Originally posted: http://www.news-press.com/article/20120425/NEWS0101/120425014/1002/RSS01

High school seniors Ashley Gosling and Tyler Silcock both have plans to study medicine in college. Today, they each received $1,000 to put towards those studies.

Gosling, who attends Ida Baker High School, and Silcock, a student at Mariner, each received the $1,000 scholarships at Cape Coral Police Department’s “Do the Right Thing” Scholarship Luncheon at Outback Steakhouse.

Gosling wants to become an anesthesiologist and is enrolled at the University of South Florida. She is valedictorian of her senior class with a weighted grade-point average of 5.6.

“I have always wanted to be in the medical field,” she said. “My school has a medical academy and I was able to see what goes on in the operating room.”

She said she is most proud of becoming school valedictorian and also receiving her associates degree in general studies from Edison as part of the Lee school system’s dual enrollment program.

Silcock will visit a friend in Alaska for two months after graduation, but is enrolled at Edison State College for the fall semester. He is interested in physical therapy. As far as high school, “I am proud of all the friends I made and how I have matured.”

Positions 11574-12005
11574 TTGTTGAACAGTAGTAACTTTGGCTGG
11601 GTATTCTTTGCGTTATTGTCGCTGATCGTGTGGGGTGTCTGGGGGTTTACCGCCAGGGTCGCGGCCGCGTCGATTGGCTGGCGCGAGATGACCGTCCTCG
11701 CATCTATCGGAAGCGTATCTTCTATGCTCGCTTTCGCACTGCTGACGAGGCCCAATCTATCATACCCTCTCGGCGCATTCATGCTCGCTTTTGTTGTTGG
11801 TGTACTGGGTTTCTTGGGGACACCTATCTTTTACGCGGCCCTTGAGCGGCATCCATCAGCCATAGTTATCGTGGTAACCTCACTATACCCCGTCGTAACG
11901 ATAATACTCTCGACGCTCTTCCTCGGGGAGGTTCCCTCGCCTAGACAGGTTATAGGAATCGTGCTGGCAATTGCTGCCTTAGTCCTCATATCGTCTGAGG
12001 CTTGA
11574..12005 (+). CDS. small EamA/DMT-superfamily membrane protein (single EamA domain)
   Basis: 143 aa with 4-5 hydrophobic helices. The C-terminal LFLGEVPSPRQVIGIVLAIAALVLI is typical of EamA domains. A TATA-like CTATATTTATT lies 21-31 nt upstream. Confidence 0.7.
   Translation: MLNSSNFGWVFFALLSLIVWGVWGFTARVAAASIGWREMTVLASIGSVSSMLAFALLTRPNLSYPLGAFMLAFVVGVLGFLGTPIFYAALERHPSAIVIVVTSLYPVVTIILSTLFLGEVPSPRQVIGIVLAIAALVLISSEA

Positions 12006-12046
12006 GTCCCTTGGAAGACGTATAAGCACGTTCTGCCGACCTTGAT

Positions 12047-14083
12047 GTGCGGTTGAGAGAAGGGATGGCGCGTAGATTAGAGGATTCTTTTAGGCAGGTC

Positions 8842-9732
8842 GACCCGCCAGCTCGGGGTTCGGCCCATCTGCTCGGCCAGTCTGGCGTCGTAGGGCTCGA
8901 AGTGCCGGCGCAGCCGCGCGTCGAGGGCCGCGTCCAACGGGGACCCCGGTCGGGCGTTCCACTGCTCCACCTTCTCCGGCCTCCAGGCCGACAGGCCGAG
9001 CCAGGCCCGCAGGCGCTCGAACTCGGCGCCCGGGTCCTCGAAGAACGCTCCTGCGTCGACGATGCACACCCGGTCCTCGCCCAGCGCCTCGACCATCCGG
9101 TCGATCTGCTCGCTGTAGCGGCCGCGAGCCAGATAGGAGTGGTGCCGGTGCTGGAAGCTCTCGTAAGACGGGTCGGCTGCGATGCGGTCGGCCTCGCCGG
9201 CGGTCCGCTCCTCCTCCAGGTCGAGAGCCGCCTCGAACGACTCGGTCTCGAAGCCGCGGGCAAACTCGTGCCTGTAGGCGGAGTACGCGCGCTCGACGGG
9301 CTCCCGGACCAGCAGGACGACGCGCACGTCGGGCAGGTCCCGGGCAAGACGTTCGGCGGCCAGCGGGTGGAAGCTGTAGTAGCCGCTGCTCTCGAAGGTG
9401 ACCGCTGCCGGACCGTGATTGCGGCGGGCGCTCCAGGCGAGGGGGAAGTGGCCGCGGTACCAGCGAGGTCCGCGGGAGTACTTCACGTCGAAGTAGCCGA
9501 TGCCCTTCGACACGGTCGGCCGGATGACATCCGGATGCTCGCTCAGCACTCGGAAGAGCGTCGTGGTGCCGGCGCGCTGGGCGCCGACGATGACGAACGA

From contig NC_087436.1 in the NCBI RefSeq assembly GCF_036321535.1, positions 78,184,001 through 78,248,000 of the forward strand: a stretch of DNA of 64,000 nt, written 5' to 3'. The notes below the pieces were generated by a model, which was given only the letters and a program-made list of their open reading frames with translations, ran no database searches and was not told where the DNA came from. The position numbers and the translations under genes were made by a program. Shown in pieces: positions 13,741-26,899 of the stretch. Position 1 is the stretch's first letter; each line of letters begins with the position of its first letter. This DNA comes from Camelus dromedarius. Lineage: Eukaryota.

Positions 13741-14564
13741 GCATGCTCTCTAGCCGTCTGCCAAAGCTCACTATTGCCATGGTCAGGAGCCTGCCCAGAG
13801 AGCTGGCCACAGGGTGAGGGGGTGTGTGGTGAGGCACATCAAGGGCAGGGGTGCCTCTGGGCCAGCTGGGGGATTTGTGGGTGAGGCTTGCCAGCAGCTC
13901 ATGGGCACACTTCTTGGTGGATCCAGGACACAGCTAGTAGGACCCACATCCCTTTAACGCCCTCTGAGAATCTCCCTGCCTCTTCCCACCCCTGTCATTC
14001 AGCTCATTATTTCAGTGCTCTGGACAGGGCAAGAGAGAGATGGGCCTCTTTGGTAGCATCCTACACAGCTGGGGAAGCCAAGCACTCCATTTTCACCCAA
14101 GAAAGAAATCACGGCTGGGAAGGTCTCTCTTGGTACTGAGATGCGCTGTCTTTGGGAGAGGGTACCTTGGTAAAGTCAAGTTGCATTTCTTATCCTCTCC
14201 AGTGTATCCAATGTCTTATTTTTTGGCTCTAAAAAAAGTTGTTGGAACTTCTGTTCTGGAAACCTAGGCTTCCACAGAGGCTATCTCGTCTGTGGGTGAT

Gosling and Silcock were chosen from approximately 18 candidates, who applied through their schools or as nominees through the police department’s “Do the Right Thing” program, which honors students for life-saving and goodwill achievements. This was the 15th year for the program.

We are such a city because of students like you,” former city council member Dolores Bertolini, a 27-year resident of the city, told the winners and a group of about 50 people, including interim city manager Steve Pohlman, police chief Jay Murphy, deputy chief Bart Connelly and council members Rana Erbrick, Marty McClain, Kevin McGrail, Derrick Donnell and Lenny Nesta. “To see how the program has grown makes my heart swell and I am proud of the students and their accomplishments.”

Murphy, who recognized former police chief Arnold Gibbs for starting the program in Cape Coral, said it “continues to flourish.”